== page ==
Wednesday, March 30, 2011


Not sure when I will come out of this bird series with the sky and garden so populated by colors flying and songs a sing"n.

The Black-headed Grosbeak is something to behold when it lands in your garden. Mine came out a little too orange but it was fun to celebrate the markings on such a handsome bird passing through.

My style is expressionistic whether it be in my figurative work or wildlife. That keeps me out of unhappy behaviors of frustration and brooding.

Monday, March 21, 2011


To say a painting is finished is another way of saying "That's as far as I want to go with this right now." I could spend years playing with all the wonderful features on this magnificent bird I grew up with in Ohio.
Painting small birds on small 6"x8"canvases seems proportional and adaptable to small working tools such as brushes and knives. Truly a challenge for someone who prefers big.
I wish mother nature had dropped a few Cardinals in Oregon when passing through. Such a spirited call.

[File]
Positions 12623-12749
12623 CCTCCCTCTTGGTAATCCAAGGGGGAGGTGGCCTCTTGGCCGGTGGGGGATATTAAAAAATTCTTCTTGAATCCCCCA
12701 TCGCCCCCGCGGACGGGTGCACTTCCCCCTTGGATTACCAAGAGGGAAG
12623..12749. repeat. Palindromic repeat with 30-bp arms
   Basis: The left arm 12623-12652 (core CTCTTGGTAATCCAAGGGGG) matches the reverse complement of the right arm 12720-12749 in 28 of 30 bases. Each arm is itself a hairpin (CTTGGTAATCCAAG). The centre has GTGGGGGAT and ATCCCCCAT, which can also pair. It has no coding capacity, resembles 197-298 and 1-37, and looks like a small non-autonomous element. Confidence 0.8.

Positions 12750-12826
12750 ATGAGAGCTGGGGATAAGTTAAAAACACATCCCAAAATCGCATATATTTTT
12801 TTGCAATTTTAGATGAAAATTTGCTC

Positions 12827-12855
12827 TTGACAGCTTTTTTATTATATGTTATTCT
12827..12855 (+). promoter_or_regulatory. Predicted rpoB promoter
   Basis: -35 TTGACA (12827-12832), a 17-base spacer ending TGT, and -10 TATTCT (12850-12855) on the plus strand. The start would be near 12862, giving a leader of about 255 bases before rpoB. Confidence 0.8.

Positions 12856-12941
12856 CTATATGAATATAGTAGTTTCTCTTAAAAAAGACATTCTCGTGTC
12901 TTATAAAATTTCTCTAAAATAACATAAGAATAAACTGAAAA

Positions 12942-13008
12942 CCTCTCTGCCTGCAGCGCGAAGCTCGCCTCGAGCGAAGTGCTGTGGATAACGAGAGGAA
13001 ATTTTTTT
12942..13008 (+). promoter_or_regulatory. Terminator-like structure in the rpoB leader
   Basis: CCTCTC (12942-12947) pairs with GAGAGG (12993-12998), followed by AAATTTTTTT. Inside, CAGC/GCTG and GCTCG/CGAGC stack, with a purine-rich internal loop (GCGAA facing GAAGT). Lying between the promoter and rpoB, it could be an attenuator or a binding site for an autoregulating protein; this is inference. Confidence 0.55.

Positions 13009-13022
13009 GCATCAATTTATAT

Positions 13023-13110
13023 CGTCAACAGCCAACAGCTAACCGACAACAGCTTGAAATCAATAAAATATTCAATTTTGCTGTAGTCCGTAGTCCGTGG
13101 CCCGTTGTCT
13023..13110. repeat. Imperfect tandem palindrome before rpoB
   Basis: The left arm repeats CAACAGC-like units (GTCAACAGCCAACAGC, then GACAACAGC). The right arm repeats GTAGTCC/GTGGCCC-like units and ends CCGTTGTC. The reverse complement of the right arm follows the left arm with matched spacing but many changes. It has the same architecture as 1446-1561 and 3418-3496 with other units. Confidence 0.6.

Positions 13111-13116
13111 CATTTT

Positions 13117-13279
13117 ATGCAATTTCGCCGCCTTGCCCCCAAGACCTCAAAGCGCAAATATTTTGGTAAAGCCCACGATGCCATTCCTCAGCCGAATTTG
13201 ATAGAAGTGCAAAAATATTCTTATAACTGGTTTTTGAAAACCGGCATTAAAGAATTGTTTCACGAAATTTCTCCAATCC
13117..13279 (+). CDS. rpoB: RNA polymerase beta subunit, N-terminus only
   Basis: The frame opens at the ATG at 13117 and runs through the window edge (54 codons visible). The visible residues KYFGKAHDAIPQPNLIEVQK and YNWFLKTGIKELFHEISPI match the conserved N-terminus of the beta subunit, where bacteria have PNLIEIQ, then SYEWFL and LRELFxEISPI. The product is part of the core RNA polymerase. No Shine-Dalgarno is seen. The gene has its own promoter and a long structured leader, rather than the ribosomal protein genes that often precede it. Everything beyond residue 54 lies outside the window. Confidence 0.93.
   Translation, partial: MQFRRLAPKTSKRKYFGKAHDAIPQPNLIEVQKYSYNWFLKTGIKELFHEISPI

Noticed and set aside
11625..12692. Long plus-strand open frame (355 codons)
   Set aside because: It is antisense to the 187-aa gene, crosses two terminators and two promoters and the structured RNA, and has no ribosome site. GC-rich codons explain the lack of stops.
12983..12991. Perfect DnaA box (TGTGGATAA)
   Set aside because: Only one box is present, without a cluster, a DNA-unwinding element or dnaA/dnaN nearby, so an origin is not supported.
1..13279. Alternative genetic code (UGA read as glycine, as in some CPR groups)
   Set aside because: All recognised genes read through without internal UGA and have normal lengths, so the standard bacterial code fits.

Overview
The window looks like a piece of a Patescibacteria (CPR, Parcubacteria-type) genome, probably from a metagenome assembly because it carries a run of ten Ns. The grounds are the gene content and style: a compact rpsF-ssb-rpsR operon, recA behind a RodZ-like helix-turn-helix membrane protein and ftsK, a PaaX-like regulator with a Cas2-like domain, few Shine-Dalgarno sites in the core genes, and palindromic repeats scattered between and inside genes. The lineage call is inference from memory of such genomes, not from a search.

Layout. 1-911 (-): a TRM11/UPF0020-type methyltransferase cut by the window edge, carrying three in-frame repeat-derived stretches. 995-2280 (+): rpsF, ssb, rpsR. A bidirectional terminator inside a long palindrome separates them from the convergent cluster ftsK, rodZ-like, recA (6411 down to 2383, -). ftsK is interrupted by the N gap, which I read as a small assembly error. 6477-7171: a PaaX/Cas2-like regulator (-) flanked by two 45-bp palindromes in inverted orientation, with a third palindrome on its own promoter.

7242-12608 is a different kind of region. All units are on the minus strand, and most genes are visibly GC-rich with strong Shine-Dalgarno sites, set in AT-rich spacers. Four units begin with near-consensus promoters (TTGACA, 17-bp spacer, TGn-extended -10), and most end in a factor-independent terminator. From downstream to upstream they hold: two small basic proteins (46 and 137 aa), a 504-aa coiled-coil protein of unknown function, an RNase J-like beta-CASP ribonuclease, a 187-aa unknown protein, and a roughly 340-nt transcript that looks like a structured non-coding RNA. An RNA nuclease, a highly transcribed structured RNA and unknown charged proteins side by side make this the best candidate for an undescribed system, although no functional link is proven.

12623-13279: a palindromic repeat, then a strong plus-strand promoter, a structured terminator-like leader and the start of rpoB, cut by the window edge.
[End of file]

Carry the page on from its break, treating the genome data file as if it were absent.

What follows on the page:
Wednesday, March 16, 2011


This image has a ways to go. The cardinal is easily distorted when painting it's image . For instance, the crest makes the head appear too big for it's body. Also there is so much beautiful red that it seems to consume the details of shoulders, wings, feathers. By researching further tonight I hope to finish him tomorrow.

Tuesday, March 8, 2011


Can't seem to let go of exploring birds with paint. Being from Ohio, cardinals are a big part of growing up. Even as a child their absolute red and black was cause for a watch and a smile.

The lines are not quite right yet but the cobalt blue is a must.

Tuesday, March 1, 2011

TRY, TRY AGAINtoughttough

No it isn't the same painting as the last post or rather it is but with adjustments to the head, chest, beak, feet, background etc.

In experimenting to attempt painting birds, I have come to realize that when there isn't a significant and obvious muscle form visible beneath the surface the task is complexed.